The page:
When you’ve faced a personal injury through an accident or medical negligence, compensation can help to get your life back on track. How much compensation you could receive depends on the nature of your ailments and the impact these have had on your life and finances.  

How is personal injury compensation calculated?

  Personal injury compensation is influenced by a set of guidelines published by the Judicial College – how much you might receive depends on where your injury sits in the recommendations. Every claimant’s circumstances are different, so damages differ depending on the type of injury sustained and how the injury may have affected his or her life. The law seeks to compensate based on the severity and impact of the injury. The amount claimed must relate to the harm caused directly by the negligence. There are two main types of ‘damages’ (ways in which you were negatively affected by your injury) that you are entitled to claim for as part of clinical negligence compensation.

General damages

General damages are compensation awarded for the injury itself and the pain and suffering caused. It can be difficult to quantify how much injuries are worth financially. There is guidance, however, on the ‘value’ of particular injuries detailed in the Judicial College guidelines. Courts consider this guidance, together with previous cases concerning similar injuries, to evaluate the amount of compensation to be awarded in each case.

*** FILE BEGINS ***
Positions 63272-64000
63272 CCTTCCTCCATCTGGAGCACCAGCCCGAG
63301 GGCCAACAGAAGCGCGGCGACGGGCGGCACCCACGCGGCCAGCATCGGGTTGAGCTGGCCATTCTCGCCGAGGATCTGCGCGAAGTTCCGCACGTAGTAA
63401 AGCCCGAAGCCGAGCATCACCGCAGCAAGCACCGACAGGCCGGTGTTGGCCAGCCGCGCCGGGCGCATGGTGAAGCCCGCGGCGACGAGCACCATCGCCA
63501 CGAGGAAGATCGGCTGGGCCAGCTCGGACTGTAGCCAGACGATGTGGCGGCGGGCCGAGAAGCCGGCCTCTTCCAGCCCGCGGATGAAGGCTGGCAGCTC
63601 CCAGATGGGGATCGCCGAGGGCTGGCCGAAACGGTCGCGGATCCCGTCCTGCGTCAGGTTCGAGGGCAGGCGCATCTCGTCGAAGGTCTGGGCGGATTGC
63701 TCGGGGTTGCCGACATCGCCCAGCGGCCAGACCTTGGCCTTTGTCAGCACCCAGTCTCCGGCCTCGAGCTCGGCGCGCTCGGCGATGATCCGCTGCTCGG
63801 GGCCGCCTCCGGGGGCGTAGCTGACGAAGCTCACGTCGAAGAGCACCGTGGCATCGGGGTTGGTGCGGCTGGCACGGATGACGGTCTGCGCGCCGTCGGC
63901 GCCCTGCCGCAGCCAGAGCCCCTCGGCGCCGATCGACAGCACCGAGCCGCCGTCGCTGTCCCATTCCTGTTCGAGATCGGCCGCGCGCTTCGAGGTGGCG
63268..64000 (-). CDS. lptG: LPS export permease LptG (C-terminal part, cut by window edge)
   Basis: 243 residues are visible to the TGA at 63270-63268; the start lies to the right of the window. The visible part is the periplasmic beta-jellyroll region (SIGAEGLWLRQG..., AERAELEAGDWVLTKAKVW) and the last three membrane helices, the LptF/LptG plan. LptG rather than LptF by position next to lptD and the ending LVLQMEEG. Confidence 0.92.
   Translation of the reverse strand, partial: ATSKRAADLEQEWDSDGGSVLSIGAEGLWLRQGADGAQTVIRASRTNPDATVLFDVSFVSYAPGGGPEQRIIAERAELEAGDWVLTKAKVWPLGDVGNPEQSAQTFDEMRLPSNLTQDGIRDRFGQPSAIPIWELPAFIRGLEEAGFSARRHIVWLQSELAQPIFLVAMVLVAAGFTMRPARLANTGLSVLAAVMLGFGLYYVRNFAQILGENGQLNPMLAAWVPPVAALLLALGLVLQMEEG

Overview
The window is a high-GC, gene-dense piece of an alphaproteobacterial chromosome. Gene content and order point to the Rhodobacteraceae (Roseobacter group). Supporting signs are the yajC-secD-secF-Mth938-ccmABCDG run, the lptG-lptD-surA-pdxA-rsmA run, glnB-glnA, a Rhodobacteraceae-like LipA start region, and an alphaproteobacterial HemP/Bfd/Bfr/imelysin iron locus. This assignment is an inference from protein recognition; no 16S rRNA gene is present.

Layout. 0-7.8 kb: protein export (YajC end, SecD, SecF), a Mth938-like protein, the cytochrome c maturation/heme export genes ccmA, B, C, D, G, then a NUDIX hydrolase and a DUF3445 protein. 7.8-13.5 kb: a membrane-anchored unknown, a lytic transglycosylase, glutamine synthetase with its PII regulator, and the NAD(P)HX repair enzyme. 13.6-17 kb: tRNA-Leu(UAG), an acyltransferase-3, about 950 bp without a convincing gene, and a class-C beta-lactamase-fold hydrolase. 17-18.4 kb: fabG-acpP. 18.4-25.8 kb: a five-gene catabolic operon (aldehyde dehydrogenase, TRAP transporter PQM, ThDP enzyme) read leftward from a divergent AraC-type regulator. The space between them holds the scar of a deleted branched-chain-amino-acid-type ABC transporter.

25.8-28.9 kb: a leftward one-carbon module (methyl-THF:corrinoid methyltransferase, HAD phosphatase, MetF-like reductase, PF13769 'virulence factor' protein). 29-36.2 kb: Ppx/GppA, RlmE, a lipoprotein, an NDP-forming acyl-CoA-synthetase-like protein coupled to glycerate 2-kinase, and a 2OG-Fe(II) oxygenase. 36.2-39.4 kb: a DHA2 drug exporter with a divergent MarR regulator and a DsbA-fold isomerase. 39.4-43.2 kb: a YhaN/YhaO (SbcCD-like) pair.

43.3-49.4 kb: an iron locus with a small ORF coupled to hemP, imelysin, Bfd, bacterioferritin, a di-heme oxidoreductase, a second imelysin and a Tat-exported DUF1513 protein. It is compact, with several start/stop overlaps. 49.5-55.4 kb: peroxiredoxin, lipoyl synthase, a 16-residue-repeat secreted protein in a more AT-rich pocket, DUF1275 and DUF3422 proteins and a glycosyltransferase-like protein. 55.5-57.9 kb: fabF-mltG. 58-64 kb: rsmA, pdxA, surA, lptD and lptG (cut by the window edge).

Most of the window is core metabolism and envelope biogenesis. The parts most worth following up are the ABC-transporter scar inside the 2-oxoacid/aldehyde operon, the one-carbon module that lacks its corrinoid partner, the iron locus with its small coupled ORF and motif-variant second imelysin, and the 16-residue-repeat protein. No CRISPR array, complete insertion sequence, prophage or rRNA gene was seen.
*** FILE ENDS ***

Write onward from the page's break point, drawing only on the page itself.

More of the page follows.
Special damages

Special damages relate to the compensation you might receive for expenses incurred because of the injury. The court can award money for expenses you have already incurred as a direct result of the negligence – these are called ‘past losses’. For example, you might incur travel costs when attending hospital to treat injuries, or purchasing mobility aids for your home. The court can also assess costs you may incur in the future, such as for equipment, carers, or therapies to help you cope. The courts also seek to address whether the harm caused will result in other future loss to you. If you are now unable to work due to the injury, you may be awarded compensation for loss of earnings. The courts may also award interest on the basis that money lost could have been put to other uses or saved during the period between incurring the expense and the date compensation is awarded.  

How much compensation is typical for personal injury and accident claims?

  The 16th edition of the Judicial College manual – Guidelines for the Assessment of General Damaged in Personal Injury Cases – was published by Oxford University Press in April 2022. This sets out standardised recommendations for personal injury compensation. It’s a tool designed to help solicitors to calculate the value of claims for personal injuries. Compensation awards range from a few hundred pounds to hundreds of thousands, depending on the injury type and severity. Once your solicitor has assessed your case, you will typically get some guidance on how much compensation you might expect. Here are some examples of common personal injuries and the corresponding 2022 Judicial College compensation recommendations.  

Brain and head injury